A pair of Bald Eagles

Bald eagles (Haliaeetus leucocephalus) form strong partnership and build nests together throughout their lives, but if one or both of them cannot produce offspring, they will break up.
Photo Credits.

The outright champions of commitment to partners (other than humans of course) have to be albatrosses (family: Diomedeidae). We’ve mentioned these interesting sea birds before, but they are extremely fascinating when it comes to their monogamous mating behaviour. Like bald eagles, albatrosses engage in mating displays but there’s take place on the ground and involve elaborate dances with their prospective partners. Once a partner is selected they will spend the rest of their lives producing offspring exclusively with each other. As of yet, we don’t even know for how long an albatross can live, we haven’t been recording them for long enough, however, so far it has been observed that an albatross partnership can last for at least as long as 50 years, each year, the partners meet up at the same place to mate and raise their chicks. It takes an albatross many years to perfect the art of dancing, sometimes they won’t be able to secure a mate for 15 years, so this may explain why they are reluctant to split up, given the effort it took to form the relationship in the first place! Even when an albatross loses its mate, it may not seek out a new one for several years; perhaps they are mourning?

In the next post, we will look at some of the other animals that practice monogamy. Although birds are the most faithful to their mating partners, there are other animals that adopt similar practices.

Much love,

-Nick

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3 responses to “Mating for Life Part 1: Monogamy in Birds

  1. Fantastic! Very interesting posts!

  2. captain9696 says:

    This post is very interesting. Just watched a documentary film showing a university-based Japanese ornithologists’ project to preserve the short-tailed albatross which has been threatened with extinction. The scientists moved a small group of albatross chicks from one volcanically active island to another volcano-free island. So far , through mid 2015, the project has has been successful in its effort to begin to facilitate mating and procreation among these fascinating birds. Nature is quite creative in facilitating survival of the species. Systemic interspecies involvement seems to play a significant role in this process. One can say that our human species is playing a significant part in safeguarding the survival and actual thriving of the short-tailed albatross. Thankfully, other wildlife enthusiasts around the world engage in similar valiant and valuable efforts to preserve other endangered species. It seems that humans are motivated either by greed and ignorance(killing elephants to sell the ivory tusks, murdering whales and monkeys among others) thus threatening the ultimate demise of many different species on the one hand and intelligent, benevolent intentions to safeguard their well-being, on the other.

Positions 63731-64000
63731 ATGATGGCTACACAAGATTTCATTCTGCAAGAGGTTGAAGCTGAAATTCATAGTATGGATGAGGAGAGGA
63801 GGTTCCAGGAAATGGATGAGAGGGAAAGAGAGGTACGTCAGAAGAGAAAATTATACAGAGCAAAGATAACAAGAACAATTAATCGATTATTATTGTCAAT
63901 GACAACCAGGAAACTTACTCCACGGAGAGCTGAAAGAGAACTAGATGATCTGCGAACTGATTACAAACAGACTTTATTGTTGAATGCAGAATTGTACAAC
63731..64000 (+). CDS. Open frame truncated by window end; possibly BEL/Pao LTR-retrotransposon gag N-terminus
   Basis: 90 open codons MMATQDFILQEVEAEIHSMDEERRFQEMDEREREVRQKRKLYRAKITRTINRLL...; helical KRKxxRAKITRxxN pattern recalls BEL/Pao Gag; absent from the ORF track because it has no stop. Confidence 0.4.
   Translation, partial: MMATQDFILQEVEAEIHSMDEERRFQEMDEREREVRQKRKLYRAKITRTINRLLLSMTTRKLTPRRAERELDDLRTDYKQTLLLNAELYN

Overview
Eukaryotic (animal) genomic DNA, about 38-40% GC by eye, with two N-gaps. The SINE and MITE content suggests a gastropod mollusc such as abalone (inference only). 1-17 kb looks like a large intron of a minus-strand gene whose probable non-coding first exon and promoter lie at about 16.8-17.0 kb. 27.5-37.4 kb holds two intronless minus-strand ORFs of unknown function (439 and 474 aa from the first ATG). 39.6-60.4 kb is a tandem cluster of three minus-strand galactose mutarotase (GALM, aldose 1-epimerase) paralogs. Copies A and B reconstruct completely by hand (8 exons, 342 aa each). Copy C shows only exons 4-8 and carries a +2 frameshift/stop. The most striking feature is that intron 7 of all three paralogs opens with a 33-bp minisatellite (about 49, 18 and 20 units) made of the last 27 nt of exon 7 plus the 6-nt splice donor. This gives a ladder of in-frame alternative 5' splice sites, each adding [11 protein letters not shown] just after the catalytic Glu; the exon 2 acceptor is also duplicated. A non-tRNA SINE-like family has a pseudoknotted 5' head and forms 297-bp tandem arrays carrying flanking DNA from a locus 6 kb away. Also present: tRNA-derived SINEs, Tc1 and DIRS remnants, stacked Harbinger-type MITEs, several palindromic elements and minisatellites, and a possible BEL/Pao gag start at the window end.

Let’s hope the good guys prevail and show that we humans are more successful in our efforts to create and preserve than those forces hell bent on giving vent to the more destructive instincts of our nature. I think we all have to determine which side we are on. I believe that one cannot be an innocent bystander when there is so much at stake.

  3. monifay says:

    i loved it thank you